LIMA, Oct 8 (Reuters) - Brazilian top economic policymakers tried to reassure investors that Latin America’s largest economy will weather a deepening political crisis that threatens to unseat embattled President Dilma Rousseff.
The growing risk of an impeachment after an audit court ruled this week that the leftist leader doctored government accounts to hide a massive deficit last year have kept local markets under pressure.
In a surprisingly candid comment, Finance Minister Joaquim Levy acknowledged to a crowd of investors at the International Monetary Fund’s annual meeting in Peru that he was unsure whether Rousseff will face impeachment.
Still, Levy said he was confident unpopular austerity measures will be approved by a restive Congress to shore up the public accounts and pull the economy out of its worst recession in 25 years.
“Our main challenge now is how we adjust to some changes in economic environment,” Levy said. “I‘m confident that as soon as we get the budget and fiscal outlook clear... we will regain (economic) growth.”
The rapid fall from grace of a once-booming Brazil is the most dramatic example of the sharp slowdown that major emerging economies are experiencing after a decade-long commodities bonanza. The Brazilian economy is expected to contract nearly 3 percent this year.
Tensions between Rousseff and her wide-ranging alliance in Congress have hurt an economy already struggling with a drop in consumer demand and record-low confidence levels.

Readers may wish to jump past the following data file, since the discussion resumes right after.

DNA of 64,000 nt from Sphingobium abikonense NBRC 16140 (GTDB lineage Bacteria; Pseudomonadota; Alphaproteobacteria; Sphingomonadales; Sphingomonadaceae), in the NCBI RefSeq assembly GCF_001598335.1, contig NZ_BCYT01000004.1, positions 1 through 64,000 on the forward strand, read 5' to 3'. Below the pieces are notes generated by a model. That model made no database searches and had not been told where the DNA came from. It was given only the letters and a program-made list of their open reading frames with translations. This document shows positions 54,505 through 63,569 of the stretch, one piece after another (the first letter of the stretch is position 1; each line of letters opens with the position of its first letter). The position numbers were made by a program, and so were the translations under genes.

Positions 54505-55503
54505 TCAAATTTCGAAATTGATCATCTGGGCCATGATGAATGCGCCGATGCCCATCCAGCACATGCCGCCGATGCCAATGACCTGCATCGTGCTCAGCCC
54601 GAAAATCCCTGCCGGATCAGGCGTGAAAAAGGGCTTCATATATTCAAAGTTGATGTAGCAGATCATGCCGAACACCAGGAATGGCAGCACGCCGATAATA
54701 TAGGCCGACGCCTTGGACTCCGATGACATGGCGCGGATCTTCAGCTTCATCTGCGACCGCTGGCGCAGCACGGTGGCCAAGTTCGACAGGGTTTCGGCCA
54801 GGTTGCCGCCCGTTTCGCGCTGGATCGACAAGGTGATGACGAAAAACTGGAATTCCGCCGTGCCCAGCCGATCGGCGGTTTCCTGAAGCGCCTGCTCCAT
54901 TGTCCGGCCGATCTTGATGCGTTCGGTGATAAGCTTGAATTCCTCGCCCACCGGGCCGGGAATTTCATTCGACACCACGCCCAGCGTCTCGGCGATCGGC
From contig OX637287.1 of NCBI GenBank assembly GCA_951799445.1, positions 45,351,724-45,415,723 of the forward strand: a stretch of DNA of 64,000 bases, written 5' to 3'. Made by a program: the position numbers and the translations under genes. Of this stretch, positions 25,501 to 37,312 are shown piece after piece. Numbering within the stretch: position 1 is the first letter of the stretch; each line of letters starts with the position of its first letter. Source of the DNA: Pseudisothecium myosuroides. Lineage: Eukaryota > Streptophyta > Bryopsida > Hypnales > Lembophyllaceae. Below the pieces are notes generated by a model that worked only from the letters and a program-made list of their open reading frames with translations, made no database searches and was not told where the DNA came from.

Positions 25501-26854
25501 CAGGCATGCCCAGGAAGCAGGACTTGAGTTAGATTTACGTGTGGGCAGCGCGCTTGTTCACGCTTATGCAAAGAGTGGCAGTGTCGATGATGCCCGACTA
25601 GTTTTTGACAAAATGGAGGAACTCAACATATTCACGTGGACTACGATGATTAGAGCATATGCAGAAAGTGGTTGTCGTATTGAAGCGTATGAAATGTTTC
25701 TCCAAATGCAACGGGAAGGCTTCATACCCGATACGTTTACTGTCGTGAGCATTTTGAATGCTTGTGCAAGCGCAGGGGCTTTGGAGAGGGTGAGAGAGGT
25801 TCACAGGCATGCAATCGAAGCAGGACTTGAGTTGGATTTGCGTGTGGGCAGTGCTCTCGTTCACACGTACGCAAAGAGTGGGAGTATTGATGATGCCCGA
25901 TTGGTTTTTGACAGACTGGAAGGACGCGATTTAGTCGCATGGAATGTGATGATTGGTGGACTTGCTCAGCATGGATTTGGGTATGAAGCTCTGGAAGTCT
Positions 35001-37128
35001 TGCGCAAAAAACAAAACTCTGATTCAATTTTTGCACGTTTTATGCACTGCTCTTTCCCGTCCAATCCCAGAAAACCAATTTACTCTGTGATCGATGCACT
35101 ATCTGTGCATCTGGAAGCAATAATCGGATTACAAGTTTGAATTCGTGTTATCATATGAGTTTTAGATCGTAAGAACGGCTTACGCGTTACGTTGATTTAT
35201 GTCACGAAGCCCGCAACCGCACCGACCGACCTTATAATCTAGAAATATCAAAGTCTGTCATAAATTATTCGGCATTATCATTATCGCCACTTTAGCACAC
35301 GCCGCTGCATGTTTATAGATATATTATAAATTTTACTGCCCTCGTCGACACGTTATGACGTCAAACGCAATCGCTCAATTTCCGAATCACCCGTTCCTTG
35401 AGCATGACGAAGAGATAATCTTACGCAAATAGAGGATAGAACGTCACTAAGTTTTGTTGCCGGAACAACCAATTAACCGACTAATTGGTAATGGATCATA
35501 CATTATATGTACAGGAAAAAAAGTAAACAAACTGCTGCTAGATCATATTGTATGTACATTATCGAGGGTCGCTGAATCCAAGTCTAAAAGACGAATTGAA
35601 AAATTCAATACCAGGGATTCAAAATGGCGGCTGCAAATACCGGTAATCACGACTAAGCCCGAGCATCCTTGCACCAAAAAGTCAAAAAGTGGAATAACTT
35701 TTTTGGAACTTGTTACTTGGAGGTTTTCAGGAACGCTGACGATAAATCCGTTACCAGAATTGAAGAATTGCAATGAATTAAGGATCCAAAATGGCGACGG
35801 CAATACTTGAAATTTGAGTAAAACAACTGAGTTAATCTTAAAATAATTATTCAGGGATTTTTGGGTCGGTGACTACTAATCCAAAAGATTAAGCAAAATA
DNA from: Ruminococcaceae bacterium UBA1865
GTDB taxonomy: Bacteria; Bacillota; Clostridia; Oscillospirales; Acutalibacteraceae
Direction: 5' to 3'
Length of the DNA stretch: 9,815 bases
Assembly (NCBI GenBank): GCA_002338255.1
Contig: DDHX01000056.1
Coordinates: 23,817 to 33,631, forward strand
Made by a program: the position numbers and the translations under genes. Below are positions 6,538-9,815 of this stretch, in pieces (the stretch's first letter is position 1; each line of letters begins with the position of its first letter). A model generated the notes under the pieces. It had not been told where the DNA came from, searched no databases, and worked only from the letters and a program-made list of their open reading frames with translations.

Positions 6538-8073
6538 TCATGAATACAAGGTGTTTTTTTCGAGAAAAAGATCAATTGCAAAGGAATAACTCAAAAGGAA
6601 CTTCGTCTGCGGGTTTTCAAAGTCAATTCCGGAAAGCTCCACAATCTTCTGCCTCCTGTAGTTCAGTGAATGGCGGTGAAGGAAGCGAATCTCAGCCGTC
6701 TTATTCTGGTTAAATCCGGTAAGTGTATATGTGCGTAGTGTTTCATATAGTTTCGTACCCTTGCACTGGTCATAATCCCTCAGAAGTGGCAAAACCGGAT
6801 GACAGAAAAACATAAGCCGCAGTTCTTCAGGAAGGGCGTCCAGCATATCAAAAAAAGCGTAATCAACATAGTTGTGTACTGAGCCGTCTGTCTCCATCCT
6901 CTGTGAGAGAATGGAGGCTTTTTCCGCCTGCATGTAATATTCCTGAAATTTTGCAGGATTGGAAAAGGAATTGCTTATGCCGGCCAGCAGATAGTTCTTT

Although widely respected in markets, Levy has started to lose his influence in the Rousseff administration after clashing with top cabinet members over the size of the fiscal adjustment.
At event earlier on Thursday, Brazilian central bank chief Alexandre Tombini said the country’s long-term inflation goals are likely to be met despite recent market turbulence caused by political uncertainty.
The Brazilian real has lost nearly a third of its value this year to its lowest level ever partly due to the political stalemate. A weaker currency has raised inflationary pressures.
Speaking on a panel with other Latin American central bankers in Lima, Tombini said inflation expectations have been re-anchored over the long-term horizon, though he stressed that fiscal adjustment should occur more quickly. (Reporting by Alonso Soto; Editing by Lisa Shumaker)